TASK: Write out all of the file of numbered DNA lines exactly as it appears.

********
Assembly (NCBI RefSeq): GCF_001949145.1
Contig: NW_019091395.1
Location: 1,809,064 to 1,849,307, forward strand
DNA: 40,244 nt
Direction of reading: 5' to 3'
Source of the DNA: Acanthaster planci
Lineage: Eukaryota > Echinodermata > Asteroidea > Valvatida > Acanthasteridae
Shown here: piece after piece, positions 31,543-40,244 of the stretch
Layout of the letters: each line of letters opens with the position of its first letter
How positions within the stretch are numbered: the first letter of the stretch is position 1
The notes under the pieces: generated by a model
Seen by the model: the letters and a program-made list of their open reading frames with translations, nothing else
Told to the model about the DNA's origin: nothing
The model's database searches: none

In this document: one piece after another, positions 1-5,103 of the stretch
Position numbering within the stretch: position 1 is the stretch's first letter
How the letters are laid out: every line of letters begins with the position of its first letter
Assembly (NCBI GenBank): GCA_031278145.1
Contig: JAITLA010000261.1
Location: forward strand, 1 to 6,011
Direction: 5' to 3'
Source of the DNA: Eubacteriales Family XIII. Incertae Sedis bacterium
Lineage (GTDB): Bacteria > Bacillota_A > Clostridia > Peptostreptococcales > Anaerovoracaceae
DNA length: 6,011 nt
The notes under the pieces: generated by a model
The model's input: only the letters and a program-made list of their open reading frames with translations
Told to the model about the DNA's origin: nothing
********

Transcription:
Assembly (NCBI RefSeq): GCF_001949145.1
Contig: NW_019091395.1
Location: 1,809,064 to 1,849,307, forward strand
DNA: 40,244 nt
Direction of reading: 5' to 3'
Source of the DNA: Acanthaster planci
Lineage: Eukaryota > Echinodermata > Asteroidea > Valvatida > Acanthasteridae
Shown here: piece after piece, positions 31,543-40,244 of the stretch
Layout of the letters: each line of letters opens with the position of its first letter
How positions within the stretch are numbered: the first letter of the stretch is position 1
The notes under the pieces: generated by a model
Seen by the model: the letters and a program-made list of their open reading frames with translations, nothing else
Told to the model about the DNA's origin: nothing
The model's database searches: none

In this document: one piece after another, positions 1-5,103 of the stretch
Position numbering within the stretch: position 1 is the stretch's first letter
How the letters are laid out: every line of letters begins with the position of its first letter
Assembly (NCBI GenBank): GCA_031278145.1
Contig: JAITLA010000261.1
Location: forward strand, 1 to 6,011
Direction: 5' to 3'
Source of the DNA: Eubacteriales Family XIII. Incertae Sedis bacterium
Lineage (GTDB): Bacteria > Bacillota_A > Clostridia > Peptostreptococcales > Anaerovoracaceae
DNA length: 6,011 nt
The notes under the pieces: generated by a model
The model's input: only the letters and a program-made list of their open reading frames with translations
Told to the model about the DNA's origin: nothing